Whole-exome sequencing data from HNSCC primary tumors has shown that 30.5% of mutations were in the PI3K pathway, the most frequently mutated oncogenic pathway. Phosphatidylinositol-4,5-bisphosphate 3-kinase, catalytic subunit α (PIK3CA) was identified as the most commonly mutated gene (12.6%) in the PI3K pathway, but mutations in the Akt1 gene were not detected (20). In OSCC, mutational analysis of the PI3K pathway has also shown that missense mutations were only found in the PIK3CA gene (10.8%), but not in the Akt1 or PTEN genes (21). Patient-derived tumorgrafts with PI3KCA mutations growing in nonobese diabetic/severe combined immunodeficient γ (NOD/SCIDγ) mice were sensitive to BEZ-235, an mTOR/PI3K inhibitor, whereas PIK3CA-wild-type tumorgrafts were not. Xenografts developed from an HNSCC cell line harboring a PIK3CA mutation were more sensitive to a combination of BEZ-235 plus cetuximab than to cetuximab alone (20). Most recently, Naruse and colleagues reported that phosphorylated mTOR was overexpressed in approximately half of OSCC cases and that its expression level was correlated with the TN classification and survival rate. Furthermore, everolimus, an mTOR inhibitor, suppressed the growth, invasion and migration of human OSCC cells (22).

Our study has also shown that atelocollagen-mediated, systemic administration of siAkt1 suppressed the expression of Akt1 in tumor tissues but not in normal tissues and the growth of human OSCC cells in nude mice, without severe side effects such as lung, liver, or renal damage. This selective targeting may be due to the vascular abnormalities of tumor tissues, called the enhanced permeability and retention (EPR) effect (23). Furthermore, atelocollagen is a highly biocompatible biomaterial having been used in the field of healthcare as a component of local hemostatic agents and for tissue regeneration and is unlikely to induce immune reactions in vivo. These results suggest that nucleic acid-based drugs, such as atelocollagen-complexed siRNA, may provide novel therapeutic opportunities for human malignancies, with minimal risks of adverse events.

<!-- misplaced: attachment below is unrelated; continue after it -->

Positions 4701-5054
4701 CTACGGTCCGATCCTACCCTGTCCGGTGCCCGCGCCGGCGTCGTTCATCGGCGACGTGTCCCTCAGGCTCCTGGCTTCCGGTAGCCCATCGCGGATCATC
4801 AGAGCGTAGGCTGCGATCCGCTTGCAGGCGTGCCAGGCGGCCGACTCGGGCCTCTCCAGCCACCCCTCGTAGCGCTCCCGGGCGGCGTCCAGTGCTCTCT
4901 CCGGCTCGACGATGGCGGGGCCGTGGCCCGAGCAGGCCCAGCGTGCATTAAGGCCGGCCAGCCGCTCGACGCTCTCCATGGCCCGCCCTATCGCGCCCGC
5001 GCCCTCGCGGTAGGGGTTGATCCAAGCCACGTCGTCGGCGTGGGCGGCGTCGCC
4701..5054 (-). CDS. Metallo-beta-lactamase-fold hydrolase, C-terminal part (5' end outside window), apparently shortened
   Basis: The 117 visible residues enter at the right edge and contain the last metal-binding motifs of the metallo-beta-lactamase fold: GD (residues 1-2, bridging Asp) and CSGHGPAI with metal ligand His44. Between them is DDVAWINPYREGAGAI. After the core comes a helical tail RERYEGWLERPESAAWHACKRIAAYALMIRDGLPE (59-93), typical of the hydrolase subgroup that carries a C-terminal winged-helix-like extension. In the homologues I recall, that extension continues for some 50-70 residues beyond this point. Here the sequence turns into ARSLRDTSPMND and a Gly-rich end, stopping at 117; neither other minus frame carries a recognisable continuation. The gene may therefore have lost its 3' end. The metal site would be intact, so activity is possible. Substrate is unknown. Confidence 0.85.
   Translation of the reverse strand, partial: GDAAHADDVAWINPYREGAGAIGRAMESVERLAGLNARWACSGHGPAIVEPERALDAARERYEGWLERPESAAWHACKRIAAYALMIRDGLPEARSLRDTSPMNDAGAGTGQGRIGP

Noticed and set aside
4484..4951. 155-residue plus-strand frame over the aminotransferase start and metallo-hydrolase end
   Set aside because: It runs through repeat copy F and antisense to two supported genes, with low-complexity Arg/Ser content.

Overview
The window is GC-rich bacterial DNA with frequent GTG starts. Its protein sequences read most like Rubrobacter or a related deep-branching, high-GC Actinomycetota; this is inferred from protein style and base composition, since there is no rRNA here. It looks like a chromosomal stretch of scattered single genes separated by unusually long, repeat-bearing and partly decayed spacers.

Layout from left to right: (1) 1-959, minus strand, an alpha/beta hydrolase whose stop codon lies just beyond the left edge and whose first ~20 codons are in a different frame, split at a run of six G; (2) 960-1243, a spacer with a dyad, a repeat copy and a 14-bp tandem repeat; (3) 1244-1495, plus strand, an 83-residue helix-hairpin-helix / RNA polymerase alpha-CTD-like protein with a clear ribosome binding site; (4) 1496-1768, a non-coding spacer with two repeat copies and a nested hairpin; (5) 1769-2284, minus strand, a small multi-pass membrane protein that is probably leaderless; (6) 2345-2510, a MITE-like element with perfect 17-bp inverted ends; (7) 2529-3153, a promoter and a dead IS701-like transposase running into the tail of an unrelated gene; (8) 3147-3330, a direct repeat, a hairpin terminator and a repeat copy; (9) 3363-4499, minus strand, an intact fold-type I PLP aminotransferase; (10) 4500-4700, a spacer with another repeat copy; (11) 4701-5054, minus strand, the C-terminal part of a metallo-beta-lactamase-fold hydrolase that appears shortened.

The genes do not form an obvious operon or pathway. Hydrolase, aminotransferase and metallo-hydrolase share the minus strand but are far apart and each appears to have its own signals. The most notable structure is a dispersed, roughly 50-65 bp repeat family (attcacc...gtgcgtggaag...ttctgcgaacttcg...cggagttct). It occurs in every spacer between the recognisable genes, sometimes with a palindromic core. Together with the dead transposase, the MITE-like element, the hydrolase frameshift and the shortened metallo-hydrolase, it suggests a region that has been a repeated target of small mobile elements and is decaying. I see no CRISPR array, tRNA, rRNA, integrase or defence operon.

In conclusion, overexpression of Akt1 plays a critical role in OSCC progression and targeting the PI3K/Akt/mTOR pathway appears an appropriate approach for novel therapies for HNSCC, including OSCC.


This study was supported by Grant-in-Aid for Young Scientists (A) 17689057 and Scientific Research (C) 21592557 in Japan Society for the Promotion of Science.



head and neck squamous cell carcinoma


oral squamous cell carcinoma


small interfering RNA specific for Akt1



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October 2015
Volume 47 Issue 4

Print ISSN: 1019-6439
Online ISSN:1791-2423

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Nakashiro, K., Tanaka, H., Goda, H., Iwamoto, K., Tokuzen, N., Hara, S. ... Hamakawa, H. (2015). Identification of Akt1 as a potent therapeutic target for oral squamous cell carcinoma. International Journal of Oncology, 47, 1273-1281.
Nakashiro, K., Tanaka, H., Goda, H., Iwamoto, K., Tokuzen, N., Hara, S., Onodera, J., Fujimoto, I., Hino, S., Hamakawa, H."Identification of Akt1 as a potent therapeutic target for oral squamous cell carcinoma". International Journal of Oncology 47.4 (2015): 1273-1281.
Nakashiro, K., Tanaka, H., Goda, H., Iwamoto, K., Tokuzen, N., Hara, S., Onodera, J., Fujimoto, I., Hino, S., Hamakawa, H."Identification of Akt1 as a potent therapeutic target for oral squamous cell carcinoma". International Journal of Oncology 47, no. 4 (2015): 1273-1281.